Clinton supports the Paris Agreement and said she will uphold the Obama Administration’s commitment. She also plans to push her climate legislation despite the unfounded skepticism of Republican congressmen.
This all culminating in the promise that she will reduce greenhouse gas emissions by up to 30 percent in 2025 and put the country on a path to cut emissions more than 80 percent by 2050.
Donald Trump On Climate Change
Despite the almost unanimous consensus within the scientific community Trump, along with his Republican colleagues (fueled by lobbyist money from fossil fuel companies), do not believe in scientific fact. Trump has said he believes global warming is a hoax created by the Chinese. He has since doubled down on his hoax assertions on multiple occasions.
This notion is reflected in his energy policy. The central idea of his self-proclaimed “America First Energy Plan” is to make America energy independent through a reduction of environmental regulations, increased drilling for shale oil, encouraging the use of natural gas, and a renewed investment in coal mining.
His proposal concludes with a promise to reduce and eliminate all barriers to responsible energy production, creating at least a half million jobs a year, $30 billion in higher wages, and cheaper energy.
Trump opposes the Paris Agreement and has said he would pull out if he were to be elected President. He argues that the agreement “gives foreign bureaucrats control over how much energy we use.” If America, one of the leading greenhouse gas emitters, were to pull out of the agreement, it would severely damage the effectiveness of the initiative.
China rarely comments on the politics of other nations, but this week Xie Zhenhua, head of the State Environmental Protection Administration in China, spoke out criticizing Trump’s plan to pull out of the agreement.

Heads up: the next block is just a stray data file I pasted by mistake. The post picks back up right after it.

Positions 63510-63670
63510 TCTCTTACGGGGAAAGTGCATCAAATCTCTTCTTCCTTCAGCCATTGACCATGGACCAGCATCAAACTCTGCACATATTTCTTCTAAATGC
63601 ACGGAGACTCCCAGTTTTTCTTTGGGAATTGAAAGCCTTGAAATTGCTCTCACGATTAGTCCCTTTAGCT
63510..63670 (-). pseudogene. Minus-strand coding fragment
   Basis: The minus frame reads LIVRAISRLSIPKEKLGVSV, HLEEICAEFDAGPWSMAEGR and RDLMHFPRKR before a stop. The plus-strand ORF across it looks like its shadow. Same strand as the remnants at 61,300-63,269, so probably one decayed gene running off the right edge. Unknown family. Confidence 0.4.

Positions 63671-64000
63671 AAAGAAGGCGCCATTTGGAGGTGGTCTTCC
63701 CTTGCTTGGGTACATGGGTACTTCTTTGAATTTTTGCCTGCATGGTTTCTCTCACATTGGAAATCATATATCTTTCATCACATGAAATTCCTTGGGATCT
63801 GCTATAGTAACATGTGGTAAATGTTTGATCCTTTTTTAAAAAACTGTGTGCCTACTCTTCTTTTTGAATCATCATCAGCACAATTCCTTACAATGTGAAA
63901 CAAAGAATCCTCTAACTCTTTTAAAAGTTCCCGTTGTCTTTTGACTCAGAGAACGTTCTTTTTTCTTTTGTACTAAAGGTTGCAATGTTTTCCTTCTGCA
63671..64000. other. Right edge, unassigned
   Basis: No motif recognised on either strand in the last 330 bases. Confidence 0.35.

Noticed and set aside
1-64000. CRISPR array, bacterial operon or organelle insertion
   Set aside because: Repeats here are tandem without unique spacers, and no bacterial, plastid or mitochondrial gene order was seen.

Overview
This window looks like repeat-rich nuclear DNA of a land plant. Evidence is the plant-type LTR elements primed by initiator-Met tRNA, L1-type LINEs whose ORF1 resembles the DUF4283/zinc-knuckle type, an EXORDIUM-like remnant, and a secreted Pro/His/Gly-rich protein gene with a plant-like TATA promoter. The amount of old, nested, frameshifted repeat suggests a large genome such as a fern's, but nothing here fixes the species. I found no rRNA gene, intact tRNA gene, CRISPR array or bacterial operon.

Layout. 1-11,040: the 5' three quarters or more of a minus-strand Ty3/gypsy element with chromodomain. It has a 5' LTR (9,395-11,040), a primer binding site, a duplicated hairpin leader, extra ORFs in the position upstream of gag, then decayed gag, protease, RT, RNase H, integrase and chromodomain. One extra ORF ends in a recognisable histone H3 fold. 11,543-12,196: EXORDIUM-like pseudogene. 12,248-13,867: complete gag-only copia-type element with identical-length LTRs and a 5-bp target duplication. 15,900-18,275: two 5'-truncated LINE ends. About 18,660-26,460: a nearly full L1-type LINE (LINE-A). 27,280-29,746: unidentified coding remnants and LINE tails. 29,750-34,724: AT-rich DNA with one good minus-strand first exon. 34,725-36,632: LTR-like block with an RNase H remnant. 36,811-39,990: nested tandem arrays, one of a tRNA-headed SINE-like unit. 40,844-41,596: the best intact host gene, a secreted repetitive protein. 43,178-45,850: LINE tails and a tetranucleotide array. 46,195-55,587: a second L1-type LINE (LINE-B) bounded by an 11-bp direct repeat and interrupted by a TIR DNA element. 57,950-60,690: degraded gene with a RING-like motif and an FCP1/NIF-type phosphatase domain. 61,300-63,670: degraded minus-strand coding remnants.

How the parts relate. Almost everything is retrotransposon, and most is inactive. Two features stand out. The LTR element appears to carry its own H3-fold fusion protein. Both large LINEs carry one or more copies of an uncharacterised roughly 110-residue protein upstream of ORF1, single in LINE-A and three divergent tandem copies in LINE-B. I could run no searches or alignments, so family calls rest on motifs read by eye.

How Their Policies Will Effect Our Planet
Hillary Clinton and Donald Trump’s stances on climate change is about as black and white as it gets. Their two energy policies are grounded in one distinct differentiating factor: Clinton knows human activity is expediting rapid climate change and Trump does not. This central difference in opinion flows throughout their respective policies.
Clinton wants to enforce environmental regulations and Trump wants to eliminate them. Clinton wants to invest heavily in renewable sources of energy and Trump wants to invest in greater production of non-renewable fossil fuels. Clinton wants to remain part of the Paris Agreement, and Trump wants to pull out.
So how will there policies affect Earth? Luckily, we don’t have to speculate. Lux Research, an independent research firm, conducted a study. They concluded that a Trump Presidency could mean 3.4 Billion tons of more U.S. carbon emissions than a Clinton presidency, undoing the reduction in emissions that occurred under the Obama Administration.
According to climate scientists, increased emissions will expedite the catastrophic effects of climate change. When it comes to combating these effects, the choice between the candidates is clear.